COVID: Best and worst places to live as the world re-opens

  • Where are the most COVID resilient destinations in the world?
  • UK-US travel corridor in jeopardy due to AstraZeneca vaccine
  • Countries introducing tougher restrictions due to surge in Delta variant cases
  • UK and Brussels near deal on COVID passports

It’s been approximately sixteen months since the novel coronavirus pandemic ravaged the globe, and as we begin to emerge from COVID-19, the best and worst places to be are being defined by their recovery and normalisation status.

Although the rapid vaccination drive has allowed some countries to relax restrictions, reopen international travel and give their citizens greater freedoms, some less-developed countries, which don’t have access to COVID vaccine supplies, have not been as fortunate.

While the infection and death rate continue to play a significant role in the reopening of the economy, greater significance is being placed on a country’s ability to return to its pre-pandemic state now that coronavirus vaccines are in circulation.

Best and worst places to be as we emerge from COVID pandemic

According to Bloomberg’s COVID Resilience Ranking, which measures the reopening progress of 53 countries using twelve metrics, including mortality rates, flight capacity, vaccine coverage, vaccinated travel routes and quality of life, the US ranks first.

The US has vaccinated 50.3% of the adult population, mask-wearing is not mandatory for vaccinated people in the US, activity in the services sector is booming, and the economy is set to expand by 6.6% in 2021.

US President Joe Biden’s USD 1.9TN infrastructure deal is also boosting hopes for a robust economic rebound in the country. It could reportedly create millions of jobs and generate a net gain of USD 100BN in revenue.

Other key takeaways from Bloomberg’s COVID Resilience Ranking were:

  • European countries are some of the best destinations to be as we emerge from the pandemic, courtesy of the solid COVID vaccine drive, which has reduced the number of hospitalisations and deaths. Countries in Europe are also reopening their borders and relaxing lockdown restrictions due to inoculation success.
  • Countries in Asia and South America such as Japan, Mexico and Thailand have fallen down the ranking due to zero-tolerance approaches to spikes in the infection rate, which weighs on economic recovery. Parts of the Asia-Pacific region also have notably slower COVID vaccine programmes, meaning they are more vulnerable to flare-ups.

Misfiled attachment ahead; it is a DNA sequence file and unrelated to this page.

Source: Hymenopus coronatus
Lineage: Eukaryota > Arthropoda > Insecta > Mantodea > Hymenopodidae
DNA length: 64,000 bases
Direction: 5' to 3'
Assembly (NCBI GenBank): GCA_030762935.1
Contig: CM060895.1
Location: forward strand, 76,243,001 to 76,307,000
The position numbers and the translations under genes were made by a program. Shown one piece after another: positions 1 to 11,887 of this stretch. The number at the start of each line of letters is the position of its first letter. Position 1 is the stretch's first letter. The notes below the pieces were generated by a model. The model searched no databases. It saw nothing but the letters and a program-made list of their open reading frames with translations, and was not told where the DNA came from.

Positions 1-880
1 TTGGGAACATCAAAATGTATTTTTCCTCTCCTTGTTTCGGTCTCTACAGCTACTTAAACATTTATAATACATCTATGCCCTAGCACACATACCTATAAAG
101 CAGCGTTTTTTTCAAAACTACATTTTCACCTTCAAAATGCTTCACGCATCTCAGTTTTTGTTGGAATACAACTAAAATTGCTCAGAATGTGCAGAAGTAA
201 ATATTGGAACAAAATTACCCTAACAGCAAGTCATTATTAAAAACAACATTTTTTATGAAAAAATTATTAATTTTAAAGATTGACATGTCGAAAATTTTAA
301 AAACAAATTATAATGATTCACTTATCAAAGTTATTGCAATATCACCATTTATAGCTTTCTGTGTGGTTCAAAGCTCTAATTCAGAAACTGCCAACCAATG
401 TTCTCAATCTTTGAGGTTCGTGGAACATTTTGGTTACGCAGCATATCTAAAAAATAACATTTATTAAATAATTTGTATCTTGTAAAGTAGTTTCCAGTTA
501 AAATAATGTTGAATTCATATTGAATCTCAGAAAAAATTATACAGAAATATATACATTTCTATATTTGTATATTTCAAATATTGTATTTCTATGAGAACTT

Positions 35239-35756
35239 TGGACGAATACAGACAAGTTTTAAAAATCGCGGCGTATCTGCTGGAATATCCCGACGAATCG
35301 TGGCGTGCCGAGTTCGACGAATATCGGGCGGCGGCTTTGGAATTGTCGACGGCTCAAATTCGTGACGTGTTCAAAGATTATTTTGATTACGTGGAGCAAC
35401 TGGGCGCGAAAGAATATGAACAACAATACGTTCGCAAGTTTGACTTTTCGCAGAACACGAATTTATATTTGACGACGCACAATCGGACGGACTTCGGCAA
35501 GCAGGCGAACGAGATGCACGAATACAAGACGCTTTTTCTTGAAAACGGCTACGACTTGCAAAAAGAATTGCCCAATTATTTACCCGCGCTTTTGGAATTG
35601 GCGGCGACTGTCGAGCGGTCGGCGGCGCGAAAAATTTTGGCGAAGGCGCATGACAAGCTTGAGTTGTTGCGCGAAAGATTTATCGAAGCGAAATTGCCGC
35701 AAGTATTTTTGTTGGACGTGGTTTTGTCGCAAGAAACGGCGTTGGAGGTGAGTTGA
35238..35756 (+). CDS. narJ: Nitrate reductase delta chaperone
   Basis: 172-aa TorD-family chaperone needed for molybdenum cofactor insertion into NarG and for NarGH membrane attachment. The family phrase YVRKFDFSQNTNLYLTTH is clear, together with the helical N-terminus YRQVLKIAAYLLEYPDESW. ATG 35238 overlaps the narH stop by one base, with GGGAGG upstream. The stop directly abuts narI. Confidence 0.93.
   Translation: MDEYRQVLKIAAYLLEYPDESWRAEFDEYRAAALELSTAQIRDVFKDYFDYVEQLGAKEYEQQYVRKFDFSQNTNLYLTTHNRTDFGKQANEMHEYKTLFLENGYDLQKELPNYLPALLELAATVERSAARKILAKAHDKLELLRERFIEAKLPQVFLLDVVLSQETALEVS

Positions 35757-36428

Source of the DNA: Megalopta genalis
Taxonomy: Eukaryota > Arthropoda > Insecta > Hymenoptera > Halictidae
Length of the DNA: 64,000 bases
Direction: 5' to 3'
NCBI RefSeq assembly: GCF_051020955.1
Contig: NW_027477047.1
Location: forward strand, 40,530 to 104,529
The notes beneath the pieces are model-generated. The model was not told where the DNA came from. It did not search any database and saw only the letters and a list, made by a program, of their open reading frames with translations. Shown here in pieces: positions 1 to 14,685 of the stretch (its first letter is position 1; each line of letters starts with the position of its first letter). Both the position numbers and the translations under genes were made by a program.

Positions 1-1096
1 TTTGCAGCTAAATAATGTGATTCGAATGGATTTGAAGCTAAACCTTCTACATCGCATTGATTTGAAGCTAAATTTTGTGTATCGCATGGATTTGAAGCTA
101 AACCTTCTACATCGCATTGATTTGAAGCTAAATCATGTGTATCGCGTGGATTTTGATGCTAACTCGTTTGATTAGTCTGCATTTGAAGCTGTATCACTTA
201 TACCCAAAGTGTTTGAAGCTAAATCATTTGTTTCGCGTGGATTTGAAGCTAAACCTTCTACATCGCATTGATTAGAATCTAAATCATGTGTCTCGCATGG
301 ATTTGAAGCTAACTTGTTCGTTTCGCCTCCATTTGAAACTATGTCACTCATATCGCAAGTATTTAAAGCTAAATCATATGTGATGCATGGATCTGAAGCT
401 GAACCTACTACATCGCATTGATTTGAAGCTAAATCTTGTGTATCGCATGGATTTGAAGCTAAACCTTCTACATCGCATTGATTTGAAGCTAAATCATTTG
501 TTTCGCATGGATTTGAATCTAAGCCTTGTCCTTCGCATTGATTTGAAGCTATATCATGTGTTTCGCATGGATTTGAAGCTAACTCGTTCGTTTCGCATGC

• India, the Philippines and parts of Latin America, including Argentina and Colombia, rank lowest due to a combination of variant-driven outbreaks, laggard coronavirus vaccination programmes, and tight curbs on travel.

Although more developed nations such as the United States and the United Kingdom fare worse in terms of the cumulative total of cases and deaths per capita, they prove to be better at exiting the pandemic, primarily due to greater access to COVID vaccine supplies.

While “COVID havens” such as New Zealand and Australia, which rank second and seventh respectively, remain the envy of most other nations due to the low prevalence of COVID-19 in these countries – they are at risk of becoming globally isolated.

Unlike the UK, Europe and the US, which sought to learn how to live with the virus, New Zealand and Australia adopted an elimination strategy. Although the domestic situation has somewhat returned to normal, a small outbreak of the virus can trigger the sorts of restrictions that most highly vaccinated countries are abandoning.

Given that experts expect COVID-19 to stick around like an endemic disease, like the common cold, these countries are at risk of becoming stuck in a cycle of lockdowns or stop-start restrictions if they don’t alter their strategy.

Some parts of the world face significant shortages in coronavirus vaccine supplies, impacting the governments’ ability to tackle flare-ups and protect the population.

With new variants of COVID-19 continuing to emerge, coronavirus restrictions still in place and COVID vaccines scarce, is the light at the end of the COVID tunnel out of view?

Doubts are being cast, especially as some of the world’s more advanced economies threaten to impose stricter restrictions amid concerns over the Delta variant.

Hopes of a UK-US travel corridor being established are also fading, with reports suggesting that the US could ban Britons that have been vaccinated with the AstraZeneca vaccine from entering America.

UK-US travel corridor unlikely to go ahead this summer

UK-US travel corridor unlikely to be established by summer

Hours after several EU countries announced tougher restrictions against British travellers due to the uptick in Delta variant caseloads; newswire reports revealed that chances of the long-awaited US-UK travel corridor to be established this summer is unlikely.

According to the latest news reports, talks between the US and the UK over the introduction of a travel corridor are unlikely to conclude by July-end due to the spike in Britain’s infection rate and concerns over the AstraZeneca vaccine.